As the episode ends with the discovery of these men, certainly one of the themes that will be explored this season will be the sense that most people in this community believe their town is different during the long night. There is a sense that this is a time when the barrier between the known and unknown, the real and the mystical, and the living and the dead is at its weakest. How far this season wants to take the supernatural element will be uncovered over the next five episodes. But as Season 1 and Season 3 dipped a toe in those waters, my sense is this season might dive in head first.
True Detective is famous for starting to pull so many threads throughout its episodes and then finding a way to neatly connect them at the end. I do not doubt that it will continue with Night Country and the casting has no clear flaws through the first episode. This is a season that is going to surely focus on the tension around opposing forces: Danvers and Navarro, locals and natives, explainable and unexplainable.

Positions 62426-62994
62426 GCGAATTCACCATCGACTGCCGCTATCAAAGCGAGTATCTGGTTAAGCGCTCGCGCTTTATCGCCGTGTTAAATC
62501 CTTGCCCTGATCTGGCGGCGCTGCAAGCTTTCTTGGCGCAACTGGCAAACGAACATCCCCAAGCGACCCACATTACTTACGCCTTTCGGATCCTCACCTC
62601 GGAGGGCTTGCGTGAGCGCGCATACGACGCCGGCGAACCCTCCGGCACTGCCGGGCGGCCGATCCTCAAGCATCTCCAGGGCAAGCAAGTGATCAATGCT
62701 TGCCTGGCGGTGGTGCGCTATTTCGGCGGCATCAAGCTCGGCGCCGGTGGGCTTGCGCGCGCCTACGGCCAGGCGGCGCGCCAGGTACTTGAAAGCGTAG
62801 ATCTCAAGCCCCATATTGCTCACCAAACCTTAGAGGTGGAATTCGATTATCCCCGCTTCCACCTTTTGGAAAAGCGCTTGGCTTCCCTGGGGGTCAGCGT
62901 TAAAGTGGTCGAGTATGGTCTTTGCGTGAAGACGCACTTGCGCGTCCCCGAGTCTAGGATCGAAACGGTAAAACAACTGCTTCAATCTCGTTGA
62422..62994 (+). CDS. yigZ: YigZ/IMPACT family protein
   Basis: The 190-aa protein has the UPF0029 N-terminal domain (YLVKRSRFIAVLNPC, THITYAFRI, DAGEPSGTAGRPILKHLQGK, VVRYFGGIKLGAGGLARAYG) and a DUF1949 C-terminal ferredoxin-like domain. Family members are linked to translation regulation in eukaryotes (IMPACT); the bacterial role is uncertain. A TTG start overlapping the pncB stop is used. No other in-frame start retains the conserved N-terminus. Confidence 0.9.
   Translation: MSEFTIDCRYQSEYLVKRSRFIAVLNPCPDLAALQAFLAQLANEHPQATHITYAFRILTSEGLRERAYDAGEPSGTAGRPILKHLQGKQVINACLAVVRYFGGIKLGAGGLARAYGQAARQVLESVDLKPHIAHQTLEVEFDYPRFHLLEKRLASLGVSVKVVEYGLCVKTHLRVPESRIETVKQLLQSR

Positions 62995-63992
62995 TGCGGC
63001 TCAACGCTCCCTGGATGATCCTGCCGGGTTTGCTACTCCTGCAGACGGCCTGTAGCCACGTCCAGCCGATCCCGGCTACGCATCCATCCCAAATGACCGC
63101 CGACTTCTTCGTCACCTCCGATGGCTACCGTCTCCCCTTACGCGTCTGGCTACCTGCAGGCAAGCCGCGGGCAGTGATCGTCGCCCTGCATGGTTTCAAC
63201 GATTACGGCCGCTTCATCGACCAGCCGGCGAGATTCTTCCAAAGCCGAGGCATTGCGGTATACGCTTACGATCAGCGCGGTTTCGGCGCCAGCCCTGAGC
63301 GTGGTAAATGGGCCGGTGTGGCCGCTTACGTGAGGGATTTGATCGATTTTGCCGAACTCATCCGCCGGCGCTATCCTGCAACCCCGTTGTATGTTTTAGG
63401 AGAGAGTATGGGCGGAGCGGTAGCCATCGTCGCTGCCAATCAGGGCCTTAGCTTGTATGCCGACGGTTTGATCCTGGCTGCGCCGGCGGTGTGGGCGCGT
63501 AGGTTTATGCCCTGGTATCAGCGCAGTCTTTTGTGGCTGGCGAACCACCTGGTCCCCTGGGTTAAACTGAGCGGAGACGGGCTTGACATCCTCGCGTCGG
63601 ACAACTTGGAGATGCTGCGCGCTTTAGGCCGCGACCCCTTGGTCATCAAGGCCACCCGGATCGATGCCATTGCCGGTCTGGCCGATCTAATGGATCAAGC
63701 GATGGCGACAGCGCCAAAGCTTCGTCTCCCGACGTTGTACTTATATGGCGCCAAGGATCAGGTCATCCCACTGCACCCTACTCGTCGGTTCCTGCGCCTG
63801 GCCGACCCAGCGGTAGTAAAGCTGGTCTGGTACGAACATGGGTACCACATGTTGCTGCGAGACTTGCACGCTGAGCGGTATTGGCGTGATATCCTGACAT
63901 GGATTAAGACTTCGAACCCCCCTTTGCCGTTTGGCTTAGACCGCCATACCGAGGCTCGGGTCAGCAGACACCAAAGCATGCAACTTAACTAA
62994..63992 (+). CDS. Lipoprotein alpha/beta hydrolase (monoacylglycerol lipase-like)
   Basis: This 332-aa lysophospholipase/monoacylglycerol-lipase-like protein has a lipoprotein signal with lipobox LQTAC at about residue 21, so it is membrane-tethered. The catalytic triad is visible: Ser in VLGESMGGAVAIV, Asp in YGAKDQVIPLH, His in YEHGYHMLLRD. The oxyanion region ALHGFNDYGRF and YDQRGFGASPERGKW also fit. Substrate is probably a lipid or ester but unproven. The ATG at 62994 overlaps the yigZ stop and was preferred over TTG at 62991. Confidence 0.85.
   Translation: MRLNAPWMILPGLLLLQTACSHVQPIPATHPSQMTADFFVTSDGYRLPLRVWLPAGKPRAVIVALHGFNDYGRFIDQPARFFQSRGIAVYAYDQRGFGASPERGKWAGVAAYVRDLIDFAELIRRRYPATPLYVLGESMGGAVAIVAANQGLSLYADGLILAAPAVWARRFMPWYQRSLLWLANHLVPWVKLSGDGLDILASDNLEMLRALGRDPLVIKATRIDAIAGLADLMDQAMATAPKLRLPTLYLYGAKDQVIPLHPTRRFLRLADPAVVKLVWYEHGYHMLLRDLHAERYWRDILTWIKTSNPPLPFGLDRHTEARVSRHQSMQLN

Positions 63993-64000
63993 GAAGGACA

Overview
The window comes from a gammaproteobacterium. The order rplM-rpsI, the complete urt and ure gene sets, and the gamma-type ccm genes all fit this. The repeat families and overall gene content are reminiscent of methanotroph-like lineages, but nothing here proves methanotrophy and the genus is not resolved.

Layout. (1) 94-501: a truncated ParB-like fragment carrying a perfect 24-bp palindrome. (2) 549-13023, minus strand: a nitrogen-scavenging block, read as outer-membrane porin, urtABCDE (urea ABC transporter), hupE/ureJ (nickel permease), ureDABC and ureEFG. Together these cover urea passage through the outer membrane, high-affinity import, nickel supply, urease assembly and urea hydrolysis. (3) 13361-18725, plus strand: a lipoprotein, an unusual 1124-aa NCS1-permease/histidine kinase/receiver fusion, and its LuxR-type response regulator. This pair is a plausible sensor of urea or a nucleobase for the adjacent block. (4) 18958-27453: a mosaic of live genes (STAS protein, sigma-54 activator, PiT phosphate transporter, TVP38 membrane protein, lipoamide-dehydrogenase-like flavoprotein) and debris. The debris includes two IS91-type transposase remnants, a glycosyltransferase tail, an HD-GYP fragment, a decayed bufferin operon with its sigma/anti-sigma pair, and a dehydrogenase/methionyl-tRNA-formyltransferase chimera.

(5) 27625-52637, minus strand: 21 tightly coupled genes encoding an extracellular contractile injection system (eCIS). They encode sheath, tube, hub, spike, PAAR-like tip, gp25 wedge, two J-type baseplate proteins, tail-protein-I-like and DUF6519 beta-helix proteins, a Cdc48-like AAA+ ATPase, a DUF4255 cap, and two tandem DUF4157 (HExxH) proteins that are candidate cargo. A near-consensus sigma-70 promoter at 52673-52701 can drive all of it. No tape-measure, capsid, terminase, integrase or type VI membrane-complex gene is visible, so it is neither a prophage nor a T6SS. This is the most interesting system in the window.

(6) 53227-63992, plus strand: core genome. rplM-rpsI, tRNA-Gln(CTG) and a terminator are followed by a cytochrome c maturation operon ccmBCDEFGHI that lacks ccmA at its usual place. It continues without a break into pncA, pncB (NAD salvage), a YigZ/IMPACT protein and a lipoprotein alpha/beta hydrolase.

On the outside of the show, there have also been opposing thoughts about whether True Detective lost its fastball over the past two seasons. If the first hour of Season 4 is any indication, however, Issa López might be on the verge of unveiling a masterpiece to the audience over the next five weeks.